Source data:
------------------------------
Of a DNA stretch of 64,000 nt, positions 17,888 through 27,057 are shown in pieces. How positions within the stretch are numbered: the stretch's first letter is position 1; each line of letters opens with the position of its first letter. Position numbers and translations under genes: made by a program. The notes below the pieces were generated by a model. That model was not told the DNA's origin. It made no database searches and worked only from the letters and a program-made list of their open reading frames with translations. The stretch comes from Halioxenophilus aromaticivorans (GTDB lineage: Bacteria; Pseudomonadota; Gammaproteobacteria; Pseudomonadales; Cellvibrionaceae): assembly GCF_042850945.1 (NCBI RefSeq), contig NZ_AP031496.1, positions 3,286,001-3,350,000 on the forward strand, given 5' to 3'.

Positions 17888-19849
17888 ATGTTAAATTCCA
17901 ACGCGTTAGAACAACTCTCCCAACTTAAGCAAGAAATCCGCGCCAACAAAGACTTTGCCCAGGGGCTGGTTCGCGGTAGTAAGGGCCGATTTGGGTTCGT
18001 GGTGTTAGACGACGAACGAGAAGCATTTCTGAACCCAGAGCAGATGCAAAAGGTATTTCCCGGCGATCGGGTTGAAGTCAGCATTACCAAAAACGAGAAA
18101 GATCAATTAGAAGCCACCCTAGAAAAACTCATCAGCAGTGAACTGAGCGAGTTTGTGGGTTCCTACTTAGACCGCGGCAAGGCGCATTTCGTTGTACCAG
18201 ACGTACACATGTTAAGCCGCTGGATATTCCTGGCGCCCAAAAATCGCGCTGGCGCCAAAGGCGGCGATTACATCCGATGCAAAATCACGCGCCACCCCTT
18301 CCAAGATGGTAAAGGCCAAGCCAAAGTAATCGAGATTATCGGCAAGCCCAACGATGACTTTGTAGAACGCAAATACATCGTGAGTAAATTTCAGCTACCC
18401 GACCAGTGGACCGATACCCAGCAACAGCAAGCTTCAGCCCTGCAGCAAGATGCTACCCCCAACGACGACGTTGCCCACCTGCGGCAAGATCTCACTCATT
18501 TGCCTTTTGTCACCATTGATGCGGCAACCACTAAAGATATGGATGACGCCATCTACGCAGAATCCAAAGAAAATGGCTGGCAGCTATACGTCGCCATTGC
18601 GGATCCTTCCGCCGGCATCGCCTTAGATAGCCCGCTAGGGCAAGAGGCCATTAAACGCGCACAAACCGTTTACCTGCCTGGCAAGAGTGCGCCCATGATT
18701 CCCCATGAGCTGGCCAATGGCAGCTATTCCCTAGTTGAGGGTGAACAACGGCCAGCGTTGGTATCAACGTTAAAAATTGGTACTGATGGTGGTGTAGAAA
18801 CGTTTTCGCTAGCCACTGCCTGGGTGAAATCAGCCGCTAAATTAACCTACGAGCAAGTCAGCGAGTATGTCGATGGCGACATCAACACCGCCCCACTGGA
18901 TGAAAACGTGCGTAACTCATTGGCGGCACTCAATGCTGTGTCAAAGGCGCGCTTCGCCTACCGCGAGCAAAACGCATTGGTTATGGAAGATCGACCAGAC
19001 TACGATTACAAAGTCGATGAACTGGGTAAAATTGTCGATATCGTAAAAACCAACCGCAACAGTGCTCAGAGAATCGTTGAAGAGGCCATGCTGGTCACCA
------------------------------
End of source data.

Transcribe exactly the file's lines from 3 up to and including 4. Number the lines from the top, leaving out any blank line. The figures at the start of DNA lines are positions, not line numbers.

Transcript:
17888 ATGTTAAATTCCA
17901 ACGCGTTAGAACAACTCTCCCAACTTAAGCAAGAAATCCGCGCCAACAAAGACTTTGCCCAGGGGCTGGTTCGCGGTAGTAAGGGCCGATTTGGGTTCGT